Keep Thanksgiving Family Feast Fresh, Not Frozen in Time

14 11 2008

. . .and I’m talking about family, not food.  Welcome new faces around America’s ever-growing and changing family table!

Maybe it’s because I’ve always lived in college towns, but every happy family I know, even the real sticklers for tradition, goes by the most expandable, generous definition of family imaginable during the holidays. And miraculously escapes weakening itself!

No family I know, even the most traditional, freezes the family guest list year after year, or soon we’d all be Miss Havisham, a lonely corpse at an unchanging table for one.

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You remember this tragic classic, right? She found her love and meant to marry, to create a new family with whom to live and change throughout her life and give thanks for sunlight and growth and wisdom and memories.

But instead Miss Havisham was denied marriage. Without the marriage her heart desired, everything human about her shriveled up and died; she became something so terrible inside and out, that we say it’s impossible: hell frozen over.

She is manic and often seems insane, flitting around her house in a faded wedding dress, keeping a decaying feast on her table, and surrounding herself with clocks stopped at twenty minutes to nine.

. . . Dickens’s own notes indicate that she is only in her mid-fifties. However, it is also indicated that her long life away from the sunlight has in itself aged her, and she is said to look like a cross between a waxwork and a skeleton, with moving eyes.

This November I will give thanks and have hope, that America’s Thanksgiving feast won’t be left decaying on the table, surrounded by a “traditional” home full of clocks stopped at 20 minutes to Prop 8.   But I have to wonder — do we value “the American family” as merely waxwork and skeleton, or a true feast of loving and sharing life, fresh even as it endures, growing and changing and surprising and delighting, even as it honors and celebrates tradition?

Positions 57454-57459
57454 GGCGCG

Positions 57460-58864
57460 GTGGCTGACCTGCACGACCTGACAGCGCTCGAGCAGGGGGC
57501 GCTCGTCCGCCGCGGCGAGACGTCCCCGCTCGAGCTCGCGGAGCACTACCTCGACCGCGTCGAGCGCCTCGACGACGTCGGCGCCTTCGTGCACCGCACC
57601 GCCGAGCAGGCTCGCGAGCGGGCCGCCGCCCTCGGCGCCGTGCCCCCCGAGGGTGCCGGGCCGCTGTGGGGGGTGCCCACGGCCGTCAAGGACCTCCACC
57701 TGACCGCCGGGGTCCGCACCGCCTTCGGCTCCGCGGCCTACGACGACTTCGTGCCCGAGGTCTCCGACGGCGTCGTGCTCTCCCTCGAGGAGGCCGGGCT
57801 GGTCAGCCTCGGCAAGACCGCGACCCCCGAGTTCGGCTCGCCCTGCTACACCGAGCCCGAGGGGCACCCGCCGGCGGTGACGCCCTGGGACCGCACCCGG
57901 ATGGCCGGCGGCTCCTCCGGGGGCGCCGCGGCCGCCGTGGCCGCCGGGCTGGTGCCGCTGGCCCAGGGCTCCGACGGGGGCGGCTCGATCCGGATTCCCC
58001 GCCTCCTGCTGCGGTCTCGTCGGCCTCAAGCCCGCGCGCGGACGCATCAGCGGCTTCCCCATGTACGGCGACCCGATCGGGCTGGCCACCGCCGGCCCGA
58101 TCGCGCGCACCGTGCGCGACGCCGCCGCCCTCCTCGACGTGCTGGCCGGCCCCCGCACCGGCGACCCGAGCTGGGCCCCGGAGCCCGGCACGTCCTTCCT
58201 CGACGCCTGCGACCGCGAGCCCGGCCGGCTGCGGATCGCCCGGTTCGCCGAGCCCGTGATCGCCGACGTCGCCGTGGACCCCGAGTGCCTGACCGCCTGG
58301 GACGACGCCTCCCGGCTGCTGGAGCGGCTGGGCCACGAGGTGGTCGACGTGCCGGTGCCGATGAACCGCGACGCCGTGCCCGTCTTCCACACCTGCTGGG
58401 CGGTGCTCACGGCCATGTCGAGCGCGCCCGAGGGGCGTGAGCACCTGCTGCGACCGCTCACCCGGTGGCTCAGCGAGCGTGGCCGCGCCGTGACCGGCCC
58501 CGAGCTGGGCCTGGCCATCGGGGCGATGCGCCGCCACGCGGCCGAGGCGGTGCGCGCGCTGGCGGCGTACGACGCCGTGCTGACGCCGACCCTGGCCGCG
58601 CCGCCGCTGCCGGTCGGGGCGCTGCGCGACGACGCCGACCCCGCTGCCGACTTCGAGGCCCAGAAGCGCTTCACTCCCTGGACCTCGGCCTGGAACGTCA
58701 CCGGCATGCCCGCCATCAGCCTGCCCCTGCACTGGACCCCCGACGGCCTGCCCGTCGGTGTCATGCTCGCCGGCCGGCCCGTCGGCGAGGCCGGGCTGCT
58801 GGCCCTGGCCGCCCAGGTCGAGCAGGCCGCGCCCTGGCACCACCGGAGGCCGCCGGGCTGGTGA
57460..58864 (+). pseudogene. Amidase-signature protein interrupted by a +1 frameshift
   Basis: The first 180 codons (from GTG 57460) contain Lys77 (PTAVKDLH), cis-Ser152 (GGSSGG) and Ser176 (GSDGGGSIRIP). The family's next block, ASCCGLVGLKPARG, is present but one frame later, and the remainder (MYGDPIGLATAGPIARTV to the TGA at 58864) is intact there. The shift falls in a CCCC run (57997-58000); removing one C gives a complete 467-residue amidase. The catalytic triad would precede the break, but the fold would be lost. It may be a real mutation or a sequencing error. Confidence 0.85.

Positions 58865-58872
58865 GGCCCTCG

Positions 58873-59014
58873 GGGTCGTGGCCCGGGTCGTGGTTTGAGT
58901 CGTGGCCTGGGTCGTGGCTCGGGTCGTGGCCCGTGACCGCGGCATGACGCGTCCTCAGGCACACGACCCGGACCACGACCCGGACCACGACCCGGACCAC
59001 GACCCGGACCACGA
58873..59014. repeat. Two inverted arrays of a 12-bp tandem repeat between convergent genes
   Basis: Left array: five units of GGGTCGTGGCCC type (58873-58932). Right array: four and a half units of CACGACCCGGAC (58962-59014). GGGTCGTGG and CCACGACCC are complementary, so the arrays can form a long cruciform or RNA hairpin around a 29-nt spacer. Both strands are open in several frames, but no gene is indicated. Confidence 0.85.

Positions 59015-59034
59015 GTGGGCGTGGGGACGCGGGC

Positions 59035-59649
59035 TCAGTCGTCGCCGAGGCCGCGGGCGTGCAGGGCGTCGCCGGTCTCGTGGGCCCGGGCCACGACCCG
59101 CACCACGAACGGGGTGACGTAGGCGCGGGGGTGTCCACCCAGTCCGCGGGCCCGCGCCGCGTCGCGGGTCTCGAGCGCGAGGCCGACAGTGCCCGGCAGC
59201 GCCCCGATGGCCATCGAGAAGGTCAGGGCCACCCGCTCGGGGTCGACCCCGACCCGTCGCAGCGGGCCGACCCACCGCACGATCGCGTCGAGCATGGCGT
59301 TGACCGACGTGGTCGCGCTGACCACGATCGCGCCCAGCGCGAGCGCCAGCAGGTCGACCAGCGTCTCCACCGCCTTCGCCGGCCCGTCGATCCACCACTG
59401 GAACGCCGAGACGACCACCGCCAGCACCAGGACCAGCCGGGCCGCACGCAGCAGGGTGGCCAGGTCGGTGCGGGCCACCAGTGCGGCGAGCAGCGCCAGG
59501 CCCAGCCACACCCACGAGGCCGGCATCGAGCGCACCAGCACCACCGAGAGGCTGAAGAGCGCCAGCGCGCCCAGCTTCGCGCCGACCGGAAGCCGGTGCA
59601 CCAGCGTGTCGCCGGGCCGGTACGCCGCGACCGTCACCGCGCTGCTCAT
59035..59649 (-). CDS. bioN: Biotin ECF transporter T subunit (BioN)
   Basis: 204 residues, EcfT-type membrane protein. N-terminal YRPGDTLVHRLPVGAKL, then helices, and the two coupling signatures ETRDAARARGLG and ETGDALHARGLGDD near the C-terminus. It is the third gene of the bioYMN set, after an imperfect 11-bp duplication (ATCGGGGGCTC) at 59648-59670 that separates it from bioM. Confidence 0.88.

Miss Havisham frozen in darkness doesn’t protect her from change. All the damage and decay happens anyway, quicker by clock but an eternity of suffering.

Nance’s 2006 post is both fresh and traditional for this Thanksgiving, especially if it encourages us to recast our own definition of the American family, to invite lonely hearts of Florida and California and Arizona in from their isolation, to share the true-story happy ending of family values by welcoming everyone to the table.

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Another reason to homeschool — you can enjoy your family at Thanksgiving. Or any other time of the year!

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Without having to fight with the school principal about it —

Work & Family: Keeping kids out of school for family trips

As Thanksgiving nears, Martha Winokur is mounting a minor revolt — against her 17-year-old son’s school.

The school explicitly prohibits missing classes for family vacations and imposes a work penalty on students who do, such as raking leaves or scraping gum off desks. But Ms. Winokur’s family is planning a reunion starting the weekend before Thanksgiving, and she has decided her son will miss school to attend.

“I know it’s against the rules,” the Needham, Mass., mother says she told the school’s dean last week in an email. “But we’re doing it anyway.”

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